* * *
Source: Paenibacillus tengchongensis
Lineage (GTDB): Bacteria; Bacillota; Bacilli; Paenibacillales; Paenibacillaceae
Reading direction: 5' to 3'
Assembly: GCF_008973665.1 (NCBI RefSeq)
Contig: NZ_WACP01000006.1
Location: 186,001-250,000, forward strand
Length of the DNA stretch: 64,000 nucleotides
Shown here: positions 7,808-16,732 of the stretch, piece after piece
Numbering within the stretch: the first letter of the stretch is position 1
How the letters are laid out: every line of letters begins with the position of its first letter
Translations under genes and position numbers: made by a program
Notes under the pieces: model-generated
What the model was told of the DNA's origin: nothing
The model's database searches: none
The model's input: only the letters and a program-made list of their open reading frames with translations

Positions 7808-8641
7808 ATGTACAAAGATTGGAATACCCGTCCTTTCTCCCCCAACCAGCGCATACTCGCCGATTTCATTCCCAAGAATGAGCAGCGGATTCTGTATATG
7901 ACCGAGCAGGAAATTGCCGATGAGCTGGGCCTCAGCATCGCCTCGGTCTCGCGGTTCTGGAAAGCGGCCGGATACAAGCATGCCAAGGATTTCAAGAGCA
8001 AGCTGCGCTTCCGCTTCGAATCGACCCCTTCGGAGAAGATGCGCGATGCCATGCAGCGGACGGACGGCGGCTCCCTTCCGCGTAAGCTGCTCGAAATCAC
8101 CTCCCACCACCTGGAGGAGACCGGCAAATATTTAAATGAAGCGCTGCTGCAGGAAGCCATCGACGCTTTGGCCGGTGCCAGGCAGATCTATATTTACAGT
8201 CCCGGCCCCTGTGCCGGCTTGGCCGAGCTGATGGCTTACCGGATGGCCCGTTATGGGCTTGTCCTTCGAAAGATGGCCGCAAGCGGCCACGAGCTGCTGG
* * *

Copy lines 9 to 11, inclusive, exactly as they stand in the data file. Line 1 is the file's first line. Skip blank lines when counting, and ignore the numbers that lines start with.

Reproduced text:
Numbering within the stretch: the first letter of the stretch is position 1
How the letters are laid out: every line of letters begins with the position of its first letter
Translations under genes and position numbers: made by a program